# Prediction-oriented Model Comparison

## Prediction-oriented Model Comparisons using Information Criteria

Comparing alternative models that describe a phenomenon of interest is a crucial step in scientific theory development. Traditionally, such model comparisons in PLS-SEM were based on the explained variance metrics (e.g., R², Adjusted R², and GoF) that do not account for model complexity, and are thus prone to fitting noise along with the signal in the data (Sharma et al. 2019). For example, increasing the model complexity by incorporating more structural paths and variables will inevitably result in an increase in the R² value, regardless of the theoretical validity of the added variables. Furthermore, the use of path significances (p-values) also offers no objective basis with which to judge which model is the best in the PLS-SEM framework, and is not recommended for selecting a model among alternatives. In fact, the reliance on path significances to compare and select a model can induce publication bias via “p-value hacking” (Sharma et al. 2019, pp. 381).

Recent developments in PLS-SEM have introduced Information Theory based model selection criteria that trade-off model complexity and fit (Sharma et al. 2019; Sharma et al. 2020). These studies found that the Bayesian Information Criterion (BIC) and the Geweke-Meese criterion (GM) are particularly useful in selecting correctly-specified models with low prediction error. These (and other criteria such as the Akaike Information Criterion or AIC) have been fully incorporated in SmartPLS. When the goal is to compare several models and select a single correctly-specified model with low prediction error the researcher can select the model with the *lowest* BIC and GM value.

## Model-averaging using Information Criteria

In certain practical situations it is also possible that the differences in the model selection criteria values are too small (e.g., less than 2), so that a single superior model does not emerge, thereby leading to model selection uncertainty. In such cases, rather than relying on the predictions of a single model the researcher can consider creating model-averaged predictions based on the Akaike Weights that capture the relative evidence in favor of each model. Danks et al. (2020) find that AIC-based Akaike weights are particularly useful for creating model-averaged predictions under conditions of model selection uncertainty. They show that AIC-based model-averaged predictions generally outperform the predictions of individual models.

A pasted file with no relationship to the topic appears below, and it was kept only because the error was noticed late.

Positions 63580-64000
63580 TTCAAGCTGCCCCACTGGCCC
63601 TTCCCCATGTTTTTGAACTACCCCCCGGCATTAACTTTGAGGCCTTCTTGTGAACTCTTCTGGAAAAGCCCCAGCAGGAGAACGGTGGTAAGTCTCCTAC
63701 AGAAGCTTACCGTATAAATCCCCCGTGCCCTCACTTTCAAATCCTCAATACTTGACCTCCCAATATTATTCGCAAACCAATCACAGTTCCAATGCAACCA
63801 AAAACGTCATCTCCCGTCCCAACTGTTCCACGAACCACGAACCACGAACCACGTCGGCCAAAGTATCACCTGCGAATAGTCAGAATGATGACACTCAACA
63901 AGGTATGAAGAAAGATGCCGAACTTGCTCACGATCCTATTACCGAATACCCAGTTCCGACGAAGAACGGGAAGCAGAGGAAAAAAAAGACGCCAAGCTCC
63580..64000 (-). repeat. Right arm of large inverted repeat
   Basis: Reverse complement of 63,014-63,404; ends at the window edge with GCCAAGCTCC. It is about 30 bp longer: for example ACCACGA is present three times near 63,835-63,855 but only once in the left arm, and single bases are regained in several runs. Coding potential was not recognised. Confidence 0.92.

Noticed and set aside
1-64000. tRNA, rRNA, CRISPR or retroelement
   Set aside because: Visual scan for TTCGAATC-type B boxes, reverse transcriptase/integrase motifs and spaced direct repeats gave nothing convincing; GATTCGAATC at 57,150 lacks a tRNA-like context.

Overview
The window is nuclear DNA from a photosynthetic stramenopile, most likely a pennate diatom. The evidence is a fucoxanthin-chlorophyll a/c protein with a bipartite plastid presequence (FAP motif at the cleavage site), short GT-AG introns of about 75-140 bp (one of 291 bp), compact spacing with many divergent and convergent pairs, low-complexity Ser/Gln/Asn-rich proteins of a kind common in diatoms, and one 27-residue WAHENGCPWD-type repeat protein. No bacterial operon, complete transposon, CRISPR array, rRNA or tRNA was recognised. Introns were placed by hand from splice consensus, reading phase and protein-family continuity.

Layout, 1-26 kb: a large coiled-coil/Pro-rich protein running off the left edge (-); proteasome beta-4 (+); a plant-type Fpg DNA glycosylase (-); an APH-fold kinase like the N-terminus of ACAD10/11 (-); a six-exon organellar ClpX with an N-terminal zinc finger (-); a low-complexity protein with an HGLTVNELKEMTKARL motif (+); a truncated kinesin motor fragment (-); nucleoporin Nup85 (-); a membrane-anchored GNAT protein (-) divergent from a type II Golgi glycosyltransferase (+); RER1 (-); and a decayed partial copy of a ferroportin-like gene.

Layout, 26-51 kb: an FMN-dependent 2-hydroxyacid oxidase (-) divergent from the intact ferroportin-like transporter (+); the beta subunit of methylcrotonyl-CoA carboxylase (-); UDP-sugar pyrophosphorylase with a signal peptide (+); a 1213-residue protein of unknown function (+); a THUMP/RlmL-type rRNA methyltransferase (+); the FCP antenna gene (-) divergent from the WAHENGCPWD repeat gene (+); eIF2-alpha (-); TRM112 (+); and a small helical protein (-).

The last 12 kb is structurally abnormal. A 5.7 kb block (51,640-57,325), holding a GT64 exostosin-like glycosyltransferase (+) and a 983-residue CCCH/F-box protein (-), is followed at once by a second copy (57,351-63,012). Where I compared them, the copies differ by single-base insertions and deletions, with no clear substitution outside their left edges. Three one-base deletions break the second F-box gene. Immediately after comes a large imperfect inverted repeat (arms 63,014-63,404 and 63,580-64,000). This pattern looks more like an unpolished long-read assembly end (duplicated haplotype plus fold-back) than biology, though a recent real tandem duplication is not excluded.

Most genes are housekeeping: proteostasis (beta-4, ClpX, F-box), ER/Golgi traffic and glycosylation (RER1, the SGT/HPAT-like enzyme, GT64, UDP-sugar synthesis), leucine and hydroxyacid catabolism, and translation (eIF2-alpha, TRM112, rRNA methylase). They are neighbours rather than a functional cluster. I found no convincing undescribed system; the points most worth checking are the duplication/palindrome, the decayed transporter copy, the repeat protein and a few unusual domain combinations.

## Summary

Information Theory based model selection criteria are useful in comparing alternative models to select a correctly-specified model with low prediction error, and in the case of model selection uncertainty creating model-averaged predictions. SmartPLS 3 fully incorporates a broad range of model selection criteria that can be used by PLS-SEM researchers. R-users can utilize the semplsic or model selection uncertainty packages. An Excel spreadsheet is also available for calculating the model selection criteria.

## References

- Danks, N., Sharma, P.N., & Sarstedt, M. (2020).
**Model Selection Uncertainty and Multimodel Inference in Partial Least Squares Structural Equation Modeling (PLS-SEM)**.*Journal of Business Research*, 113, 13-24. - Sharma, P.N., Sarstedt, M., Shmueli, G., Kim, K.H. (†), & Thiele, K.O. (2019).
**PLS-Based Model Selection: The Role of Alternative Explanations in Information Systems Research**.*Journal of the Association for Information Systems*, 20(4), pp. 346-397. - Sharma, P.N., Shmueli, G., Sarstedt, M., Danks, N. & Ray, S. (2020).
**Prediction-Oriented Model Selection in Partial Least Squares Path Modeling**,*Decision Sciences*, in press.